The blood type individuals have might determine their risk of developing heart disease. A new study suggests that type O blood has some protective qualities against having a stroke or heart attack. The analysis also indicates that having the less common type AB appears to increase the risk of stroke and heart attack.
Risk for heart attack or strokes typically take into account the measurable factors like the blood pressure of a person, their weight and cholesterol. However, the type of blood may also be important, says Lu Qi, a PhD. from the Harvard Medical School.
Qi says that the blood type of a person cannot be changed, but the information can be used to help make a determination of the risk for a patient of developing heart disease and how to correctly treat them.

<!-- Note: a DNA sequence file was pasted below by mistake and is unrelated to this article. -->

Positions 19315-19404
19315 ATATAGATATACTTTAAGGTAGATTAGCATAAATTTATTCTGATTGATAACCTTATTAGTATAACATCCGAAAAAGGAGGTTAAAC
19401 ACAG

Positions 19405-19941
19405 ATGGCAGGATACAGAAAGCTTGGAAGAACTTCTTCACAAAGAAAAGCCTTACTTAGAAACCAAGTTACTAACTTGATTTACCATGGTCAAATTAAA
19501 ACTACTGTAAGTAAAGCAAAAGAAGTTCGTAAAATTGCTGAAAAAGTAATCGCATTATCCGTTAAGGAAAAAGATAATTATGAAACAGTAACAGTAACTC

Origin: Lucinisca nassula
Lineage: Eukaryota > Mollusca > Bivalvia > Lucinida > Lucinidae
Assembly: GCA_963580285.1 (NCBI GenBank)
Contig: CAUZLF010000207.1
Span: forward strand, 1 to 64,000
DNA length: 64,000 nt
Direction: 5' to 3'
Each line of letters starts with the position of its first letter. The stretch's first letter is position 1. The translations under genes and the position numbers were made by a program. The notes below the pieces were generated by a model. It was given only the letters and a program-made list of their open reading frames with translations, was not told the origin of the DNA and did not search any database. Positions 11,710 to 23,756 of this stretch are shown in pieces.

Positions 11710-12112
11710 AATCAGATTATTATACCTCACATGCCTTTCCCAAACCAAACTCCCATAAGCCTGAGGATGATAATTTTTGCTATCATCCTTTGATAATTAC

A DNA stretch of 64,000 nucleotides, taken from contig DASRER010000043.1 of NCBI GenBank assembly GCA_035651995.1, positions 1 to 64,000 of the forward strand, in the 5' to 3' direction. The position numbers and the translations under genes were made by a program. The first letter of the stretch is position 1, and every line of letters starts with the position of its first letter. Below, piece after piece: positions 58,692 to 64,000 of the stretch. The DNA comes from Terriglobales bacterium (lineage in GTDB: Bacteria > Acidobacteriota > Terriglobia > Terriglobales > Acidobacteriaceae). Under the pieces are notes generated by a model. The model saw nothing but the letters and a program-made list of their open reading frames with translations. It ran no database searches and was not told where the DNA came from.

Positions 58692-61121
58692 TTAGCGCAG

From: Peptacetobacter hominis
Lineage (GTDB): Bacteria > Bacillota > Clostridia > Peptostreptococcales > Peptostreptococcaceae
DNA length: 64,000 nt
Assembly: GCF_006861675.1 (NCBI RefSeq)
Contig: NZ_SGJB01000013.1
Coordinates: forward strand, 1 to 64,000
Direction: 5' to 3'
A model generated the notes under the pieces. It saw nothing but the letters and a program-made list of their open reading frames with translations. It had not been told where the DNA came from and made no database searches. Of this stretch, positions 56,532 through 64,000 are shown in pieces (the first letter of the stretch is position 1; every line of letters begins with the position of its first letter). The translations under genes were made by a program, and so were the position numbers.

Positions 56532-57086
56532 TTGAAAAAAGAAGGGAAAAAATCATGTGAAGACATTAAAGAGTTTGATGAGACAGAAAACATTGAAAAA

Type O blood is the most common type in the U.S. Close to 45% of all whites, 51% of all African Americans, 40% of all Asians and 57% of all Hispanics in the United States have type O blood.
It is much rarer to have type AB blood. Only approximately 4% off all white and African Americans, 7% of all Asians and 2% of all Hispanics have the type.
In the new findings, the researchers combined previous findings taken from two large studies that had close to 90,000 adults and last for close 20 years. The analysis found that compared to individuals that have blood type O: those with AB were nearly 23% more apt to develop a form of heart disease, type A individuals were 5% more likely and type B 11% more likely.